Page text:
The following is from WBCV (Boston)

Mother Works To Save Dorchester Home

BOSTON -- A Dorchester mother fighting to keep her home received a reprieve Wednesday from an eviction deadline with the support of many local groups.

NewsCenter 5's Gail Huff reported that protesters created a human barricade around the front door at 26 Semont Road.

They refused to let a constable physically force Melanie Griffiths-Evans and her three teenage children from their Dorchester home. U.S. Bank foreclosed on the home in 2007.

Community activists, friends and family waited for the constable to show up at 9 a.m. Labor union leaders were also there to lend support.

"These banks, the way they are doing it right now, are vicious, and they could take your house right out from under you," said Ed Childs, of the Dining Services Union.

By 9:30 a.m., the constable did not show up at the home. Instead, he called Griffiths-Evans and said that he would not be coming Wednesday.

"In the future, I just hope that they'd be willing to negotiate. My intent was that they see me as a family, as people, and not as an account number. I think we've accomplished that," she said.

Inell Mendes is renter, and the bank has taken over her building, too.

"We really don't know what is going on. We are just waiting," she said.

"There's lots of absentee buildings being foreclosed, and the first the tenants hear about it is when they get an eviction notice from the bank. Probably at least 750 properties will be foreclosed in 2008, and so that is probably 1,500 plus families facing eviction," housing activist Steve Mecham said.

Copyright 2008 by

Tuesday, January 22, 2008


Here we go again. In the new Afghanistan a college student, Sayed Perwiz Kambakhsh (pictured here), has been sentenced to die for passing around a paper he got off the Internet that some say "humiliated" Islam.

The trial was held behind closed doors and without any lawyer defending him. His brother, fellow journalist Sayed Yaqub Ibrahimi, told Reporters Without Borders: "I saw my brother leave the court. He was very anxious. All the family was, too."

Prior to the court's ruling the Council of Mullahs had said Kambakhsh should be sentenced to death. The court was listening.

It isn't the end of the world to have your religion subject to criticism or even humiliated. It happens to all religions everywhere, thank god, and too often the clerics and clergy get bent all out of shape.

Usually you don't get sentenced to death, but...

Rhimullah Samandar, the head of the Kabul-based National Journalists Union of Afghanistan, said twenty-three year old student had been sentenced to death under Article 130 of the Afghan constitution. That article says that if no law exists regarding an issue, a court's decision should be in accord with Hanafi jurisprudence. Hanafi is an orthodox school of Sunni Muslim jurisprudence followed in southern and central Asia.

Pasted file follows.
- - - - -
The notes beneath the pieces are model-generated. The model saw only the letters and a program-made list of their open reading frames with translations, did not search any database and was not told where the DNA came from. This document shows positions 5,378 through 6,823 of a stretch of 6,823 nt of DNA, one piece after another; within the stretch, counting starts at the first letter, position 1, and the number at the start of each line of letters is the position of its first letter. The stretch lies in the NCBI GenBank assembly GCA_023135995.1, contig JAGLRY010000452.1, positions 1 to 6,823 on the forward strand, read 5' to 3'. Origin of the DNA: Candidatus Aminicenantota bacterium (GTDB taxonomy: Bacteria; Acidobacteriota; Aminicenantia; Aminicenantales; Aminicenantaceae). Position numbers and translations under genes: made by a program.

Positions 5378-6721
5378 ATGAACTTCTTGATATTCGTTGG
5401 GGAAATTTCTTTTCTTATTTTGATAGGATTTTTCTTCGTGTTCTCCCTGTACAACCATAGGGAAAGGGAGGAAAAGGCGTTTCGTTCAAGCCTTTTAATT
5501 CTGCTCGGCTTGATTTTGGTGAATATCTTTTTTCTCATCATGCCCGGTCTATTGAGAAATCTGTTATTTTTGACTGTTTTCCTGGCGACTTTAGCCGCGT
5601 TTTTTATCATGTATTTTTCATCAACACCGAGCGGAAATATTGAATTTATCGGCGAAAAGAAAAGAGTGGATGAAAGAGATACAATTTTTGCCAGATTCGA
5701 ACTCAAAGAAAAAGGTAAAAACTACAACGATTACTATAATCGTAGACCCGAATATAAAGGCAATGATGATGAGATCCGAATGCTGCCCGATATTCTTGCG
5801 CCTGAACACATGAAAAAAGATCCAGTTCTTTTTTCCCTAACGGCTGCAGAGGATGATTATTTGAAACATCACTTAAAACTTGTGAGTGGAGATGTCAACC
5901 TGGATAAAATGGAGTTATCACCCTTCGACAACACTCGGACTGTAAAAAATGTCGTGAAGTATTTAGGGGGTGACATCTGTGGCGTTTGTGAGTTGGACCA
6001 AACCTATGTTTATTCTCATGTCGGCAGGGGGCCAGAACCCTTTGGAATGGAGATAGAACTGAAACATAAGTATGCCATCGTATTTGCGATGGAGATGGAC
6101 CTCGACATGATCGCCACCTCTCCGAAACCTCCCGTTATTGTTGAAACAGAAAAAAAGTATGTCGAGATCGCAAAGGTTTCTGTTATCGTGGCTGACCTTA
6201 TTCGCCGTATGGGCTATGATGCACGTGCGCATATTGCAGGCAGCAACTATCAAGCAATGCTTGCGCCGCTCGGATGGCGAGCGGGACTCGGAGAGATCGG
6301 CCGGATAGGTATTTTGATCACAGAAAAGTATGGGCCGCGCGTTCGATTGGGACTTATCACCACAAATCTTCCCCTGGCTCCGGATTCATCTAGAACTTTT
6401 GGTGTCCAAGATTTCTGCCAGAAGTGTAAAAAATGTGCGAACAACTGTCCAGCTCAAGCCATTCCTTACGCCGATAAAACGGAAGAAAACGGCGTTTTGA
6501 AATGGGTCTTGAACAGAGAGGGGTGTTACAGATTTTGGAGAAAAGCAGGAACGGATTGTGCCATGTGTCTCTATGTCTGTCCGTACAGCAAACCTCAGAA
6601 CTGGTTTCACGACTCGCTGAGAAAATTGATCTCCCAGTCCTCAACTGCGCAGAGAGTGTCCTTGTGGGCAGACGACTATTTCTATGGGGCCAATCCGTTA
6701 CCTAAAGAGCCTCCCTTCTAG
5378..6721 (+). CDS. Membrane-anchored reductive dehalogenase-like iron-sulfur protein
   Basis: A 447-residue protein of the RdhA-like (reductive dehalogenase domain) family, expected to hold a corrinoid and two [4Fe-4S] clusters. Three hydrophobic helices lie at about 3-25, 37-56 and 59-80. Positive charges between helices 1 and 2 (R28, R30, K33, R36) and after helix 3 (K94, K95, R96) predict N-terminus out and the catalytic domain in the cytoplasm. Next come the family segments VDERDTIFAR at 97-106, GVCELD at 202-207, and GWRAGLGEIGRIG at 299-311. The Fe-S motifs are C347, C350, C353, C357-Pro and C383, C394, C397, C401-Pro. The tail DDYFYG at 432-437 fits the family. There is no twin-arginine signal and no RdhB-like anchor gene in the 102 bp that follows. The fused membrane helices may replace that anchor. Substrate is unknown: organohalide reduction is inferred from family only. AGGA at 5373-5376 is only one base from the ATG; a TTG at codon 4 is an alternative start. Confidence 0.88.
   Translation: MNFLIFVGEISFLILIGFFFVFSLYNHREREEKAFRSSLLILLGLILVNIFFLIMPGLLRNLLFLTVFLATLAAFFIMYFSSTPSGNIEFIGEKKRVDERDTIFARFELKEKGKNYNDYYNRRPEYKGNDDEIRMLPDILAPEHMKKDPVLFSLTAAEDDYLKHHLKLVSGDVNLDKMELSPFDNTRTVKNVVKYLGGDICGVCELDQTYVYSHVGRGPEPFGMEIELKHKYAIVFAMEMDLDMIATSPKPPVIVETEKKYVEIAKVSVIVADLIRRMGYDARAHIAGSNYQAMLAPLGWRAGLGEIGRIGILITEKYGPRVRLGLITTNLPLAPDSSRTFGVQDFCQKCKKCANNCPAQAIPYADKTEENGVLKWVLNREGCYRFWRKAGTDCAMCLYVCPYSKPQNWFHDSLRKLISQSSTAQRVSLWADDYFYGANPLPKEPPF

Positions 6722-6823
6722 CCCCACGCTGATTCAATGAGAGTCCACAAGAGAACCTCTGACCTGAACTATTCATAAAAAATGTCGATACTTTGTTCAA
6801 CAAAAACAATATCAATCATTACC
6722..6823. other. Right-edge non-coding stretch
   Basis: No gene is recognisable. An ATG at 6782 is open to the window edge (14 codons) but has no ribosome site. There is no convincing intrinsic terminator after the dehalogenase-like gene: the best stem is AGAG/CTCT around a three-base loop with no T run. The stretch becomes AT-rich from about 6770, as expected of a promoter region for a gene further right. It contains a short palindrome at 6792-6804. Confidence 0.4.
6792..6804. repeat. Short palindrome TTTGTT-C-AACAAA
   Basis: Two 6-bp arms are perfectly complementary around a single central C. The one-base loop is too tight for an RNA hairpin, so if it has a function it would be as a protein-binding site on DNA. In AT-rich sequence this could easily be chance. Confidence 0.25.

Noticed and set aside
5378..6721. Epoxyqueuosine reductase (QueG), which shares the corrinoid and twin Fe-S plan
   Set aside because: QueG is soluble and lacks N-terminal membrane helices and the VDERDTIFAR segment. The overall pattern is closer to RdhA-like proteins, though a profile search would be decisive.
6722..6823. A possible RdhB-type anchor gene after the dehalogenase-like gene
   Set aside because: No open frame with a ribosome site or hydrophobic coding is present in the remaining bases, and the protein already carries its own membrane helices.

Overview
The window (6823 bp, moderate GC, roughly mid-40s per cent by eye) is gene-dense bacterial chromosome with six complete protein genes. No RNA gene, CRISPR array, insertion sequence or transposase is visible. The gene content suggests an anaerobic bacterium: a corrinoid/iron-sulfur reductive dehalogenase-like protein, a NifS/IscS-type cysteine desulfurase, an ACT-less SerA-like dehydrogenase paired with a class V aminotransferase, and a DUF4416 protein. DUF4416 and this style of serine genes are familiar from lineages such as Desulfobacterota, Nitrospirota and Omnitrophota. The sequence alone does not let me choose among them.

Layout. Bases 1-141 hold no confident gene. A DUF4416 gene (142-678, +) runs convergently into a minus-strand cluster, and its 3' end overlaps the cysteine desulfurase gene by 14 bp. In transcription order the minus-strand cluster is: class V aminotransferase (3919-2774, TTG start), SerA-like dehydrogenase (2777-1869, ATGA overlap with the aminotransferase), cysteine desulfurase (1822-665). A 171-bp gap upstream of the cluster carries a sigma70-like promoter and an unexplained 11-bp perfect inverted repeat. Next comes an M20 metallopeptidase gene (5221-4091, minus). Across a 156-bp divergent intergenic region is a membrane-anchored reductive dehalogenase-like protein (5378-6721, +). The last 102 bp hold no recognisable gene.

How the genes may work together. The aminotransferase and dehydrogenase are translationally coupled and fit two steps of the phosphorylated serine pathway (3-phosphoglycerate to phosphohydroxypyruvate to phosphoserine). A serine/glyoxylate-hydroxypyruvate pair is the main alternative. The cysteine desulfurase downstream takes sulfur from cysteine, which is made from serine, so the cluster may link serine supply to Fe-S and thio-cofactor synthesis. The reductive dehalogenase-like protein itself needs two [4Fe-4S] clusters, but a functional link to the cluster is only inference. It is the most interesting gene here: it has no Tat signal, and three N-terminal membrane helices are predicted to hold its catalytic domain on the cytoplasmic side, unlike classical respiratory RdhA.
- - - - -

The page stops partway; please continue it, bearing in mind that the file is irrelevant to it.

Samandar called for Afghan President Karzai to intervene.

"We completely condemn this trial," Samandar said. "It goes against the freedom of speech and the freedom of the press."

Reporters Without Borders said, "The calls for the death penalty for Kambakhsh highlight the growing influence of fundamentalist groups on intellectual debated. The blasphemy charges are an ill-disguised attempt to hide the desire of the local authorities to restrict press freedom."

At a news conference yesterday, Hafizullah Khaliqyar, the deputy provincial prosecutor in charge of the case, threatened to imprison all journalists who support Kambakhsh, adding that "Kambakhsh has confessed to the crime and must be punished."

Meanwhile, about 600 children under five die every day in Afghanistan due to pneumonia, poor nutrition, diarrhoea and other preventable diseases, according to the State of the World's Children 2008 report released by the UN Children's Fund (UNICEF) on 22 January.

Entitled Child Survival, the UNICEF report ranks Afghanistan as having the third highest infant mortality rate, after Sierra Leone and Angola. The country is ranked second in the world in terms of its maternal mortality rate with about 1,600 deaths per every 100,000 live births.

The following is from Canoe (Canada).

Afghan journalism student sentenced to death for paper 'against Islam'
By Amir Shah

KABUL, Afghanistan - An Afghan court on Tuesday sentenced a 23-year-old journalism student to death for distributing a paper he printed off the Internet that three judges said violated the tenets of Islam.

The three-judge panel sentenced Sayad Parwez Kambaksh to death for distributing a paper that humiliated Islam, said Fazel Wahab, the chief judge in the northern province of Balkh.

Wahab did not preside over the trial.

Kambaksh's family and the head of a journalists group denounced the verdict and said Kambaksh was not represented by a lawyer at trial. Members of a clerics council had been pushing for Kambaksh to be punished.

The case now goes to the first of two appeals courts. Kambaksh, who has been jailed since October, will remain in custody during appeal.